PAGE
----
655 F2d 962 Morrison-Knudsen Company Inc v. J D Archer B
655 F.2d 962
MORRISON-KNUDSEN COMPANY, INC., a Delaware Corporation,
J. D. ARCHER and Elizabeth B. Archer, as individuals and as
trustees of the Elizabeth Daly Archer Trust,
United States Court of Appeals,
Argued and Submitted March 4, 1981.
Decided Aug. 19, 1981.
As Amended on Denial of Rehearing Dec. 2, 1981.
Ryan P. Ambruster, Boise, Idaho, argued, for defendants-counterclaimants-appellants; Carl P. Burke & Phillip M. Barber, Elam, Burke, Jeppesen, Evans & Boyd, Boise, Idaho, on brief.
John T. Hawley, Boise, Idaho, for plaintiff-counterdefendant-appellee.
Appeal from the United States District Court for the District of Idaho.
Before KENNEDY and BOOCHEVER, Circuit Judges, and GRAY,* District Judge.
KENNEDY, Circuit Judge:
This case involves a routine dispute over whether a summary judgment was correct, but it also requires us to discuss the requirements that must be observed by a district court before it orders the entry of a separate judgment under Rule 54(b) of the Federal Rules of Civil Procedure. We recite only the bare outline of a controversy which involves other events and technical details that are unnecessary for the purposes of this opinion. Morrison-Knudsen Co. (M-K) formerly owned rights to mine coal from an area known as the Elk River Project in British Columbia. By a letter agreement dated October 6, 1969, M-K granted J. D. Archer, and certain other parties, all referred to here as "Archer," a 15 percent interest in the profits from the sale of that coal, in recognition of Archer's efforts in arranging the successful purchase of the reserves. The agreement conditioned the grant upon the provision that Archer contribute 15 percent of all expenses incurred in developing the project. Later, a dispute arose between the parties as to their respective rights under the agreement, in particular Archer's duty to pay his share of the expenses in developing the coal reserves. In 1973 a declaratory judgment was rendered setting forth certain rights and obligations of the parties. That judgment is final and was not appealed. The judgment confirmed that M-K had the right of ownership and control over the deposits and that Archer was obligated to contribute 15 percent of all costs and expenses.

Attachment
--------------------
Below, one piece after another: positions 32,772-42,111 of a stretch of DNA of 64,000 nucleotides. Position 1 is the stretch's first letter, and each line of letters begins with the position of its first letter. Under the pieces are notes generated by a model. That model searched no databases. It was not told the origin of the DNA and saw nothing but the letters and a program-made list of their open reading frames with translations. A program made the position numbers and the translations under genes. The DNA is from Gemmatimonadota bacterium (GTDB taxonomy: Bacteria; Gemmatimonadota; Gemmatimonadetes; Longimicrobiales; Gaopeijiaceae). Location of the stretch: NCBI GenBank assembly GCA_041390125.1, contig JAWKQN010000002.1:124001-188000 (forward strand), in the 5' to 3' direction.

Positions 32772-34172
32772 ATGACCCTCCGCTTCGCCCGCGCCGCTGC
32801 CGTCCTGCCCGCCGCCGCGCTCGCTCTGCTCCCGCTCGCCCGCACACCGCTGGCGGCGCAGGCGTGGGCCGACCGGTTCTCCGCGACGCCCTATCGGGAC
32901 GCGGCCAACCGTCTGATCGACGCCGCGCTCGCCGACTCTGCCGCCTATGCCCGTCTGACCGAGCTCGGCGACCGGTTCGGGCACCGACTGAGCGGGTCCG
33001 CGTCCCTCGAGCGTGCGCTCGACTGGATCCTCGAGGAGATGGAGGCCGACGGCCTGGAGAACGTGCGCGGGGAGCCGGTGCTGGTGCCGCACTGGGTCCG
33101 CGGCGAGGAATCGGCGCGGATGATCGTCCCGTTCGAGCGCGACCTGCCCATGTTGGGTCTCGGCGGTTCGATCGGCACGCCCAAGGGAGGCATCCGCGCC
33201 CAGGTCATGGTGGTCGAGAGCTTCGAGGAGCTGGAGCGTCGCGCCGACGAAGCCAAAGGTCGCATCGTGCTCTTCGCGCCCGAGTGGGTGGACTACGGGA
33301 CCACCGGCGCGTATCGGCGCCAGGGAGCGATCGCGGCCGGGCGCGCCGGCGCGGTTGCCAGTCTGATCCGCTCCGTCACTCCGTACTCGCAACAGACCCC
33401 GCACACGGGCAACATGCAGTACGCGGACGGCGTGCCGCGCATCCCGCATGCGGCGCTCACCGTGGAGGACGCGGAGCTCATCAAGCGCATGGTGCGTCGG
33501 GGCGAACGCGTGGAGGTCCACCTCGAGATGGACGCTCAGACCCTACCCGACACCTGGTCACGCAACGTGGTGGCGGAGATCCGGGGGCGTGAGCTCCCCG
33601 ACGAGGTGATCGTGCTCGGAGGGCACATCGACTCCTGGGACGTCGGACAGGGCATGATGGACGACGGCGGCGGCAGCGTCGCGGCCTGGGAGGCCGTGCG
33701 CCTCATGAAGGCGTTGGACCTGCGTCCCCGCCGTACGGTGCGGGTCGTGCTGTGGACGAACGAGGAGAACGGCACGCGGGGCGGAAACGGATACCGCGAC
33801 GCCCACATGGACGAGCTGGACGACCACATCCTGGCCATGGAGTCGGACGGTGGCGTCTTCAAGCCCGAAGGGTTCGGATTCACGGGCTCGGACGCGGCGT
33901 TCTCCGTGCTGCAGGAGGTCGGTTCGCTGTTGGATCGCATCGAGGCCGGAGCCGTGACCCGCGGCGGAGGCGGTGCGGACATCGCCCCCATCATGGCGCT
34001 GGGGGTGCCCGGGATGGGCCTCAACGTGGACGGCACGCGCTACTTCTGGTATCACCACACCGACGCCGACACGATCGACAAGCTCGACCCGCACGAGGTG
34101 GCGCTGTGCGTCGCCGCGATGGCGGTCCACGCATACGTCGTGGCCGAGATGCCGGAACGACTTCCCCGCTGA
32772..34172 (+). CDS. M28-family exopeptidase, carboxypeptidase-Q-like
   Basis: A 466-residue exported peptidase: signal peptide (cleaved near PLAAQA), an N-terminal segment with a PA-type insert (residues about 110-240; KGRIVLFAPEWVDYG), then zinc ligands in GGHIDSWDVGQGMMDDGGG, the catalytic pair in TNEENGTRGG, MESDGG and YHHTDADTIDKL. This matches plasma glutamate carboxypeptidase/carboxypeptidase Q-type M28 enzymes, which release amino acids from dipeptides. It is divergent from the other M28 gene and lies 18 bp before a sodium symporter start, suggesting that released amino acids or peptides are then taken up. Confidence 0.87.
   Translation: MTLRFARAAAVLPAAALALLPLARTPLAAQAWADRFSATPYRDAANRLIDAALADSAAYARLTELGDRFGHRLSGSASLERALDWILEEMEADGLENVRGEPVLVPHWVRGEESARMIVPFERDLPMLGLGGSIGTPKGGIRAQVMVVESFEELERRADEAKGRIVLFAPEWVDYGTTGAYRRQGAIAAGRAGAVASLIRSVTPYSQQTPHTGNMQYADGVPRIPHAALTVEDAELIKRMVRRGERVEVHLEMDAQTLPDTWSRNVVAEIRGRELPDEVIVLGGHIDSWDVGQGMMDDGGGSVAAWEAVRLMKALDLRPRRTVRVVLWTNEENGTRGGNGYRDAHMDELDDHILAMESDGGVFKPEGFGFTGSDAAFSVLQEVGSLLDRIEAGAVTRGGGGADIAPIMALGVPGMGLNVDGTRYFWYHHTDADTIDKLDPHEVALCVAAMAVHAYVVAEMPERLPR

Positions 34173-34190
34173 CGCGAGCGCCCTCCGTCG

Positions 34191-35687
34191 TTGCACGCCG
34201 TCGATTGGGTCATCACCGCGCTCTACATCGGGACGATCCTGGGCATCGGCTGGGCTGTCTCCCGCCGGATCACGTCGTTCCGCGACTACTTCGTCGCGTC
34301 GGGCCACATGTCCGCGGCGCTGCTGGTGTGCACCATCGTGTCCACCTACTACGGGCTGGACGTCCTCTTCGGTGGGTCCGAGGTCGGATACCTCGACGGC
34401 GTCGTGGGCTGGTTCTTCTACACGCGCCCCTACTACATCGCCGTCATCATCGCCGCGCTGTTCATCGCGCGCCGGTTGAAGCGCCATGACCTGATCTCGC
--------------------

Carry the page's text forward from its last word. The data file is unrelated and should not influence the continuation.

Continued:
M-K subsequently billed Archer for his share of the project costs, and when he failed to pay, M-K filed suit to recover the sums. During the course of the dispute over these sums, M-K sold the Elk River Project mining interests to an entity here called Elco. M-K retained a 4 percent royalty. M-K, allegedly in connection with the sale, also negotiated with Elco three service contracts pertaining to the development of the project. Archer then filed counterclaims against M-K alleging injury as a result of the sale. Archer claimed M-K failed to consult Archer or obtain his consent to the sale, violated its duty to exercise good faith business judgment, and breached its fiduciary duty to Archer. The parties apparently dispute, in a part of the litigation not before us here, whether Archer is entitled to receive 15 percent of the royalty payments M-K eventually derives from the sale agreement; they further dispute, for purposes here material, whether Archer is entitled to any of the profits M-K derives from the three service contracts.
M-K filed a motion for summary judgment on each of the counterclaims, relying heavily on the earlier declaratory judgment, which set forth the rights of the parties. The district court granted summary judgment for M-K and against Archer on the counterclaims which alleged that M-K breached its fiduciary duty in making the sale and that M-K failed to exercise its good faith business judgment in obtaining the highest price for the sale. In a further ruling, which gives rise to the procedural difficulty we discuss at length, the district court ordered entry of judgment for M-K on those claims under Fed.R.Civ.P. 54(b). The court reserved for trial Archer's counterclaim to establish an interest in the three service contracts. As discussed below, there is a triable issue of fact as to the dismissed counterclaims, but our analysis reveals also a procedural error in the entry of separate judgment.